Subject(s)
Dengue Virus/immunology , Immunity, Cellular , Orthomyxoviridae/immunology , Respiratory Syncytial Virus, Human/immunology , Rotavirus/immunology , Viral Vaccines/therapeutic use , Virus Diseases/immunology , Yellow fever virus/immunology , Biomarkers/blood , Dengue/blood , Dengue/immunology , Dengue/prevention & control , Dengue/virology , Dengue Vaccines/therapeutic use , Dengue Virus/pathogenicity , Diagnosis, Differential , Host-Pathogen Interactions , Humans , Immunogenicity, Vaccine , Influenza Vaccines/therapeutic use , Influenza, Human/blood , Influenza, Human/immunology , Influenza, Human/prevention & control , Influenza, Human/virology , Oligonucleotide Array Sequence Analysis , Orthomyxoviridae/pathogenicity , Predictive Value of Tests , RNA, Messenger/blood , RNA, Messenger/genetics , Respiratory Syncytial Virus Infections/blood , Respiratory Syncytial Virus Infections/immunology , Respiratory Syncytial Virus Infections/prevention & control , Respiratory Syncytial Virus Infections/virology , Respiratory Syncytial Virus, Human/pathogenicity , Rotavirus/pathogenicity , Rotavirus Infections/blood , Rotavirus Infections/immunology , Rotavirus Infections/prevention & control , Rotavirus Infections/virology , Rotavirus Vaccines , Signal Transduction/genetics , Virus Diseases/blood , Virus Diseases/prevention & control , Virus Diseases/virology , Yellow Fever/blood , Yellow Fever/immunology , Yellow Fever/prevention & control , Yellow Fever/virology , Yellow Fever Vaccine/therapeutic use , Yellow fever virus/pathogenicity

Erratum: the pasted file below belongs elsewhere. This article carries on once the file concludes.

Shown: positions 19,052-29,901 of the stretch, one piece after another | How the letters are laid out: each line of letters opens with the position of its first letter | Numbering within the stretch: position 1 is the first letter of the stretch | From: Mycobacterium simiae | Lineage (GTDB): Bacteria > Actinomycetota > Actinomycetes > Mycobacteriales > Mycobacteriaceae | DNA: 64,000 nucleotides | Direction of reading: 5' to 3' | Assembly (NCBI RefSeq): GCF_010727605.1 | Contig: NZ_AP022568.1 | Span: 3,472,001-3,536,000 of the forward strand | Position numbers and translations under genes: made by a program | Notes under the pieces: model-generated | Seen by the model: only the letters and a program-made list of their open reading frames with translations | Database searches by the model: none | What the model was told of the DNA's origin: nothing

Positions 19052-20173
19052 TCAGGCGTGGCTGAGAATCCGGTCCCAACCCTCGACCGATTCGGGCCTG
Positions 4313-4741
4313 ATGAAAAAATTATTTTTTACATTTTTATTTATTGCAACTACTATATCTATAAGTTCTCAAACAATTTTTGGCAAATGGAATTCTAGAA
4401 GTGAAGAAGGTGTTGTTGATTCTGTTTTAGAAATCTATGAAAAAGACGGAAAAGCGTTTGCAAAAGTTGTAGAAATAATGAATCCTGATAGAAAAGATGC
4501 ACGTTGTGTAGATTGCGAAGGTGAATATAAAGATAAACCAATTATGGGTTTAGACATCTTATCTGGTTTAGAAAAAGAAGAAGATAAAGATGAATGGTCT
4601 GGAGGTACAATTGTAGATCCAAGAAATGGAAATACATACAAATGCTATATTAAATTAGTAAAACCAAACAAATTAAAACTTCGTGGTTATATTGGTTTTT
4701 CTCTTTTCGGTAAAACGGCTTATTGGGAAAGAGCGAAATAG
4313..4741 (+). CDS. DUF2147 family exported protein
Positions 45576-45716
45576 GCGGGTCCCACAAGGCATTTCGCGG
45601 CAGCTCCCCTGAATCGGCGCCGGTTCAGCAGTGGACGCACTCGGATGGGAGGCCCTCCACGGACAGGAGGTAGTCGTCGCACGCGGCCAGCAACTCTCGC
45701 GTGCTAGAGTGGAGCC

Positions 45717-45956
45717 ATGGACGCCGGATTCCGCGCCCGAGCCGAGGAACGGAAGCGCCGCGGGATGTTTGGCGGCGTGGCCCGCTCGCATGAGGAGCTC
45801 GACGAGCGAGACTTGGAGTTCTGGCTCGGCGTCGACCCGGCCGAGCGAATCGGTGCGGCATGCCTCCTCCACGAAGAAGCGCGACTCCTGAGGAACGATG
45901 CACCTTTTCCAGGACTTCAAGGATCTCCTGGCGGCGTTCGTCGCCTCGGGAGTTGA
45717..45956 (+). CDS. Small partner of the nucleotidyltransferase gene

3.
Virol J ; 18(1): 54, 2021 03 11.
Article in English | MEDLINE | ID: covidwho-1133601

ABSTRACT

BACKGROUND: The coronavirus disease 2019 (COVID-19) pandemic remains ongoing around the world, including in areas where dengue is endemic. Dengue and COVID-19, to some extent, have similar clinical and laboratory features, which can lead to misdiagnosis, delayed treatment and patient's isolation. The use of rapid diagnostic tests (RDT) is easy and convenient for fast diagnosis, however there may be issues with cross-reactivity with antibodies for other pathogens. METHODS: We assessed the possibility of cross-reactivity between SARS-CoV-2 and dengue antibodies by: (1) testing five brands of COVID-19 IgG / IgM RDTs on 60 RT-PCR-confirmed dengue samples; (2) testing 95 RT-PCR-confirmed COVID-19 samples on dengue RDT; and (3) testing samples positive for COVID-19 IgG and/or IgM on dengue RDT. RESULTS: We observed a high specificity across all five brands of COVID-19 RDTs, ranging from 98.3 to 100%. Out of the confirmed COVID-19 samples, one patient tested positive for dengue IgM only, another tested positive for dengue IgG only. One patient tested positive for dengue IgG, IgM, and NS1, suggesting a co-infection. In COVID-19 IgG and/or IgM samples, 6.3% of COVID-19 IgG-positive samples also tested positive for dengue IgG, while 21.1% of COVID-19 IgM-positive samples also tested positive for dengue IgG. CONCLUSION: Despite the high specificity of the COVID-19 RDT, we observed cross-reactions and false-positive results between dengue and COVID-19. Dengue and COVID-19 co-infection was also found. Health practitioners in dengue endemic areas should be careful when using antibody RDT for the diagnosis of dengue during the COVID-19 pandemic to avoid misdiagnosis.


Subject(s)